Results

  • 250% increase in paywall stop rate over the 12 weeks.
  • Sales from the side door visitors increased by 40% while all other Gannett markets, where loopholes stayed open, remained flat.
  • Activation rate for free trials from Facebook Instant Article calls-to-action were 4x more successful than other similar campaigns.

 

Omaha World Herald

Jeff Carney, Corporate Director/Digital Content Development and Lissa Cupp, Chief Marketing Officer, from Berkshire Hathaway Media Group recognized that the only way to grow their subscription business was by having everyone “on the bus.” Getting the newsroom on board was key and they focused on getting buy-in for subscription goals at the Omaha World Herald. That’s why they felt their biggest takeaway came from thinking about measuring subscriber acquisition by news people are willing to pay for. That meant making employees part of this story, focusing on quality, trusted journalism readers want and changing the focus of reporting metrics from page views to time spent, and other metrics that signaled quality.

Results

  • Became more data-driven, focusing on a range of engagement metrics from Parse.ly, and CrowdTangle insights.
  • Enabled every reporter to better understand performance of their stories.
  • Analyzed past stories in time spent and engagement to see what’s resonated.
  • Newsroom now chooses story ideas with input from data and consumer behavior.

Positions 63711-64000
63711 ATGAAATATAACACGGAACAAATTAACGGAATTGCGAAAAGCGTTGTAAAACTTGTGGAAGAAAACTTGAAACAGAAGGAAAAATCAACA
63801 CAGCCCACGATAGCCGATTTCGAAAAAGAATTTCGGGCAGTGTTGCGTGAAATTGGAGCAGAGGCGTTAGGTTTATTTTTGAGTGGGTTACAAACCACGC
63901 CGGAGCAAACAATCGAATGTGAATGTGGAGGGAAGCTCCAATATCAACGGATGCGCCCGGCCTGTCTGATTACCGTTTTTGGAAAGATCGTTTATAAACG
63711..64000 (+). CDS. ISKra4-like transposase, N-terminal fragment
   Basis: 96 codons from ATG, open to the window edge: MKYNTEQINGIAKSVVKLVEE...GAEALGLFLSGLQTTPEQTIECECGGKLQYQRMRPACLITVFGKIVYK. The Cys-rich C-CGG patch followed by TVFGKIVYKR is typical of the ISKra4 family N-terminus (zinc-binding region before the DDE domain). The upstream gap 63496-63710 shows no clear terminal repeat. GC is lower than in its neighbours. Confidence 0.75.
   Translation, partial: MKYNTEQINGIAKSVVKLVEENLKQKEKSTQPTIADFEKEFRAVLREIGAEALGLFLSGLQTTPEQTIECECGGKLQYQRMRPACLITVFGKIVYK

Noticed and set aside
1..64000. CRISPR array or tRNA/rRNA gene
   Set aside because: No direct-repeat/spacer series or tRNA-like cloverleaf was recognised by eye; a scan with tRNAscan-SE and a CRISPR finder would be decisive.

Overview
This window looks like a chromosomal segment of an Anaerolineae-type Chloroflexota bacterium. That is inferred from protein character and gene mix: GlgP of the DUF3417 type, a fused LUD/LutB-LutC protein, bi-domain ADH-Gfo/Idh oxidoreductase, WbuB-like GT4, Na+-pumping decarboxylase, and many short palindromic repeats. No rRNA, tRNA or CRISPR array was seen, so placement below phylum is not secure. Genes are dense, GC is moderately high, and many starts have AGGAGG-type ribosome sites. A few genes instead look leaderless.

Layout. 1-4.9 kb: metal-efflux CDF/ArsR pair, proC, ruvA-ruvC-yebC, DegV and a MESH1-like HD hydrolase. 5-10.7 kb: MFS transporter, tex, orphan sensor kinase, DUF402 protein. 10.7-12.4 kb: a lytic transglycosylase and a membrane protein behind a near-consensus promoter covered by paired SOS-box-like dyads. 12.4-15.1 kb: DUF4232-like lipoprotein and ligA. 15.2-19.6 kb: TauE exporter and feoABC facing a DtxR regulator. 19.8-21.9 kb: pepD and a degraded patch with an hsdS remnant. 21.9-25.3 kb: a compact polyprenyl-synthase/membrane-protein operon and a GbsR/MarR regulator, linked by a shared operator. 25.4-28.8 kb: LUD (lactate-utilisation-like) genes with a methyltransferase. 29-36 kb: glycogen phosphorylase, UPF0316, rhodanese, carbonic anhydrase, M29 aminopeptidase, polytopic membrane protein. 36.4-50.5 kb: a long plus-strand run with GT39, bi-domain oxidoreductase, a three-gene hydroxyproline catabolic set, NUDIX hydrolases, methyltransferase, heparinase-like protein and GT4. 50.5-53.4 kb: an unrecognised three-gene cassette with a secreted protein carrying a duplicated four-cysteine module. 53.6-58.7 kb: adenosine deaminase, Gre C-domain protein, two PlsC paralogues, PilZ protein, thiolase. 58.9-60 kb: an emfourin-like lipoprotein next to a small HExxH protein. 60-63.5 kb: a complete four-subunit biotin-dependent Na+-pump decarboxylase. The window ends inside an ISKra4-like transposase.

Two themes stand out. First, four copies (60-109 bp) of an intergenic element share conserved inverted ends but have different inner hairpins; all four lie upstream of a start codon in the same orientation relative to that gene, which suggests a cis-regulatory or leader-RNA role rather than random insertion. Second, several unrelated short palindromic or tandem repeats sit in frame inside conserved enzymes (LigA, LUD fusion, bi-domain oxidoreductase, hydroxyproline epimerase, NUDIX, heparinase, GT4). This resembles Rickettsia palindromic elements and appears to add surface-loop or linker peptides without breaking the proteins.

Newsday

Newsday focused on four key ingredients for their strategy: Cultural buy in and prioritization across the business, marketing optimization through test and learn experiments, better targeting of potential customers, and reviewing content to find what content types are most correlated with subscription acquisition.

Results

  • Scored 15 months of content to determine which content is most valuable to conversion/retention.
  • Built a model that scores a users propensity to subscribe.
  • Created a dynamic paywall.
  • Plans in the works for increased A/B testing and uniting customer, content, and product resources.
  • Patrick Tornabene, VP Audience Development: “The program brought together a group of digital subscription talent in a structure that created dedicated time, sharing of best practices, and coaching. For Newsday, it has primarily strengthened the unity of our consumer, product, and content disciplines and aligned us towards the strategies for growth.”
  • Debby Krenek, Publisher said: “I came away from these sessions with a deep understanding of driving consumer revenue and how I can help the team share that across the company.”

 

The Atlanta Journal Constitution (Cox Media Group)

The Atlanta Journal Constitution focused on a number of initiatives; one in particular was getting more acquisition through social channels. They implemented the Facebook Pixel working closely with their analytics team to get further pixel events coded. They also improved targeting of high-propensity behaviors.

Results

  • 68% year-over-year reduction in average social acquisition cost.

 

The Facebook Journalism Project: Local News Subscriptions Accelerator is a pilot program designed to help news publishers build their digital subscription revenues. Funded and organized by The Facebook Journalism Project, the 3-month program includes hands-on workshops led by news industry veteran Tim Griggs, a grantmaking program organized by The Lenfest Institute for Journalism, and regular reports on best practices authored by both The Lenfest Institute and the Facebook Journalism Project. 

Check out more posts about the Facebook Journalism Project program sessions here.

This article originally appeared on the Facebook Journalism Project blog.